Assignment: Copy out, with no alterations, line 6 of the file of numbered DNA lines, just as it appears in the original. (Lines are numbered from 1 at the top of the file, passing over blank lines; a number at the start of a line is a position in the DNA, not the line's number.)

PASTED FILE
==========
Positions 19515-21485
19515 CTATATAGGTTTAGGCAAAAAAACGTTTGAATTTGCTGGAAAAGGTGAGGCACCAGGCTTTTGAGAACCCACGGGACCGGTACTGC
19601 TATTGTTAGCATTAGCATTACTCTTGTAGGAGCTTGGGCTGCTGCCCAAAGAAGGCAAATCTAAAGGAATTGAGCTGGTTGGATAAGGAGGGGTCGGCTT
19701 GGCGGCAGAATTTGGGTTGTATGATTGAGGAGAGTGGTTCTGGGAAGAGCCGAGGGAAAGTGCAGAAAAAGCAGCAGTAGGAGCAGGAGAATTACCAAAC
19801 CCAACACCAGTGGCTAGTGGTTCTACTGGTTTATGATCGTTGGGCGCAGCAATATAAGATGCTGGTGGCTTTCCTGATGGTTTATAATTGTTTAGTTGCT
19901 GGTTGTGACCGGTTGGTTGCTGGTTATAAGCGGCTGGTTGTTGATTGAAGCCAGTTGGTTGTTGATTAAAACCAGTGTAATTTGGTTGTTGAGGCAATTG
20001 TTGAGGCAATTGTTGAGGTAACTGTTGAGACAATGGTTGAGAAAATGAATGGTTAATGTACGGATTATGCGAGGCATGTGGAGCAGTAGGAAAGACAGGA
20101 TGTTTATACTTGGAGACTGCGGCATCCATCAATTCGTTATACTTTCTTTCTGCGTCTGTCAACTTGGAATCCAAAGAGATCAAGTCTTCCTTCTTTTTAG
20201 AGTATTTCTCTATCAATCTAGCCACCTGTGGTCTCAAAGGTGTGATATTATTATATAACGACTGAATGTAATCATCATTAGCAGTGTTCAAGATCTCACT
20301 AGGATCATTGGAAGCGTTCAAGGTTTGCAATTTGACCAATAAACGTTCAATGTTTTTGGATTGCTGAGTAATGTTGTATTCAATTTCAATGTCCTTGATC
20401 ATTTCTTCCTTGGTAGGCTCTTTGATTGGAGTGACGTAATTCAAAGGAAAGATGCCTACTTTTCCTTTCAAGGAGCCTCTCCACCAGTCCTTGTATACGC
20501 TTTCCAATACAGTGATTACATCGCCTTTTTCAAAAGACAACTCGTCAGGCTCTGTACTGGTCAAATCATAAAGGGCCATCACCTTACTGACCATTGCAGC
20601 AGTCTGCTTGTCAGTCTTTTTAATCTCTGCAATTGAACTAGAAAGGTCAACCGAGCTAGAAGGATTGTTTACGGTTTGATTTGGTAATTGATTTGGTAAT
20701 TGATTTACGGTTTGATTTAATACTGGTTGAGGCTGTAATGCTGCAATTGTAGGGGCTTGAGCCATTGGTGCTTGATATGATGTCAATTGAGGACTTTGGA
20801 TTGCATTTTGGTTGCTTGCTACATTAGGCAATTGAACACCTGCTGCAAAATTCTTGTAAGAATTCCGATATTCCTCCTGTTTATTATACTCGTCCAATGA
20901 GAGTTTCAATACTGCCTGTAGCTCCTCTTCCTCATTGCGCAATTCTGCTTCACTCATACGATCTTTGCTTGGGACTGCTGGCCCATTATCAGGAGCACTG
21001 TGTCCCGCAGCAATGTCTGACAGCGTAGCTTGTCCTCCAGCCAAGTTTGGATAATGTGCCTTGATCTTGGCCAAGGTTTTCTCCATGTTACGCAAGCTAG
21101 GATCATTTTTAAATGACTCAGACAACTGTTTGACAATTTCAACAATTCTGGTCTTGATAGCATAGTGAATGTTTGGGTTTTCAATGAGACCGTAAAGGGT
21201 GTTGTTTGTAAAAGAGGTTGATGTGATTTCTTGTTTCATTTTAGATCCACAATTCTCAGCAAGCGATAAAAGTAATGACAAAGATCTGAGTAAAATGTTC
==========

19901 GGTTGTGACCGGTTGGTTGCTGGTTATAAGCGGCTGGTTGTTGATTGAAGCCAGTTGGTTGTTGATTAAAACCAGTGTAATTTGGTTGTTGAGGCAATTG